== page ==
Disney embraces streaming as ratings sag
NEW YORK (AP) — As more and more people get their favourite TV shows and movies online, Disney is also learning to embrace the stream.
The Walt Disney Co. once resisted offering channels like ESPN directly over the internet, preferring old-fashioned cable subscriptions. Its investors are fretting over ratings as more people cut the cord and cancel cable or satellite service. NFL game viewership is also down, and the contentious election drew viewers away from Disney networks like ABC to cable news networks.
Disney stock was down 9.6 per cent for the year, at Thursday’s closing. And a weaker-than-expected earnings report, which showed a drop in ESPN revenue, drove shares down in extended trading.
But Disney, which owns Marvel, Star Wars and its own Pixar and Disney Studios, is forging ahead with new streaming deals involving Netflix, Hulu and others.
FCC concerned about AT&T exempting DirecTV from data caps
NEW YORK (AP) — Federal regulators say that they are concerned that AT&T’s exempting its DirecTV unit from cellphone data caps could hurt competition.
AT&T lets customers watch video on DirecTV apps on their AT&T cellphones without eating into monthly data allotments. It’s expected to do the same with an upcoming, $35-a-month TV streaming service called DirecTV Now.
The Federal Communications Commission, in a letter to AT&T dated Wednesday, said that practice may disadvantage video providers that aren’t owned by AT&T, ultimately hurting consumers. The agency asked that AT&T reply to its concerns by Nov. 21.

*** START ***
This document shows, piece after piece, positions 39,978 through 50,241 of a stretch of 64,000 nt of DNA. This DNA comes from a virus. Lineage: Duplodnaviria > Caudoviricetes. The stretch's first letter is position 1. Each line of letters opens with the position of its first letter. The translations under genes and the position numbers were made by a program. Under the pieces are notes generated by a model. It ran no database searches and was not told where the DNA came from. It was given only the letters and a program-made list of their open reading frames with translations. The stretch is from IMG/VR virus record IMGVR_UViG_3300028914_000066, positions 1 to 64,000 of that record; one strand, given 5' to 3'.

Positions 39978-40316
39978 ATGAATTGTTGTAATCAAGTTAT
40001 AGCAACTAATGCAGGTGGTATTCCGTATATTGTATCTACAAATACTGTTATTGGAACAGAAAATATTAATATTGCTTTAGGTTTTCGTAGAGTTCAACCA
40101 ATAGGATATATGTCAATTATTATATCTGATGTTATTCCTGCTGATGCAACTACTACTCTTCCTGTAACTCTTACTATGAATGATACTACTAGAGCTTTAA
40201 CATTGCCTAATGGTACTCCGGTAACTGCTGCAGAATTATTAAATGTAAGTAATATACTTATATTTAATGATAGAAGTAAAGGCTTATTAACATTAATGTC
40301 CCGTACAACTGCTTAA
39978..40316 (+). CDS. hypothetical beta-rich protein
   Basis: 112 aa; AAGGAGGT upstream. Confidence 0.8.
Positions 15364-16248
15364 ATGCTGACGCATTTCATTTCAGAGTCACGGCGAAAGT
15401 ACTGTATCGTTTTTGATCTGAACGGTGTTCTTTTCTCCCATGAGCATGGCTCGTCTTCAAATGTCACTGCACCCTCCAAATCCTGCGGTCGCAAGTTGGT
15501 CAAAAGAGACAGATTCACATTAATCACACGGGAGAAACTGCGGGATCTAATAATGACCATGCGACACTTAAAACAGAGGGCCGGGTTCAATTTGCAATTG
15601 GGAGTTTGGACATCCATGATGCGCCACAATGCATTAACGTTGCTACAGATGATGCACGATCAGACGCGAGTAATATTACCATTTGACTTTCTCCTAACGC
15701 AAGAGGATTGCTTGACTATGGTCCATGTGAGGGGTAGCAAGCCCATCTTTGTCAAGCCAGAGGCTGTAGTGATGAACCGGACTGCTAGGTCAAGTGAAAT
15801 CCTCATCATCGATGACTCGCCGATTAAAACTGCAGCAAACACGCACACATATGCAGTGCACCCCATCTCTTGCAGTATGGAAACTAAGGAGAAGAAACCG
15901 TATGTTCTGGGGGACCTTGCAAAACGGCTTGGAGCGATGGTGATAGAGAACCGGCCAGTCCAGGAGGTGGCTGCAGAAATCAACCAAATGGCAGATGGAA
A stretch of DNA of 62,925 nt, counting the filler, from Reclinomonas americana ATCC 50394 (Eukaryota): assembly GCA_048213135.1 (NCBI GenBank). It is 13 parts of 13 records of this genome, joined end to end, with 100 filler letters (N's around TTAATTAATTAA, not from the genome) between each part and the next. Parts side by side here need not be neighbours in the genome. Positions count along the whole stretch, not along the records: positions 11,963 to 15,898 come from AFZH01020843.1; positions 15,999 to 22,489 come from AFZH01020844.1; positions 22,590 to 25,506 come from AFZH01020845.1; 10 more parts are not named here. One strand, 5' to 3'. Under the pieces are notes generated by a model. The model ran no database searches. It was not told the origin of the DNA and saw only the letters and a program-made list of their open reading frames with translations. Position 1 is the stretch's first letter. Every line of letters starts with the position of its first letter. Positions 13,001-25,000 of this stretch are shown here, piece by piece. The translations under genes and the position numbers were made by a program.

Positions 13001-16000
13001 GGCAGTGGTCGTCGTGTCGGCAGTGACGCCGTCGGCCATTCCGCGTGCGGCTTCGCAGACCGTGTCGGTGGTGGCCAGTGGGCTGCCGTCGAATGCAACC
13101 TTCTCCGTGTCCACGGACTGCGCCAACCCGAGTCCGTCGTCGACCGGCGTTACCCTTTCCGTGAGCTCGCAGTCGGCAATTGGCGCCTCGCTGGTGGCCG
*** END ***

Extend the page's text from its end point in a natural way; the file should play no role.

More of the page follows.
GM may find jobs for laid-off workers at other factories
DETROIT (AP) — The head of the United Auto Workers union says about 2,000 General Motors factory workers who face layoff in January could be placed at other company factories.
GM announced Wednesday it would indefinitely lay off third-shift workers at two car factories in Ohio and Michigan due to falling demand. But there may be more jobs available at truck and SUV factories where sales are growing.
GM confirmed it’s talking to the union about jobs for laid-off workers but says nothing is finalized.
The Dow climbed 218.19 points, or 1.2 per cent, to 18,807.88. The S&P 500 index added 4.22 points, or 0.2 per cent, to 2,167.48. The tech-heavy Nasdaq lost 42.28 points, or 0.8 per cent, to 5,208.80.
Benchmark U.S. crude fell 61 cents, or 1.3 per cent, to close at $44.66 a barrel in New York. Brent crude, used to price international oils, lost 52 cents, or 1.1 per cent, to close at $45.84 a barrel in London. Wholesale gasoline slid 2 cents to $1.34 a gallon. Heating oil fell a penny to $1.44 a gallon. Natural gas lost 6 cents, or 2.2 per cent, to $2.63 per 1,000 cubic feet.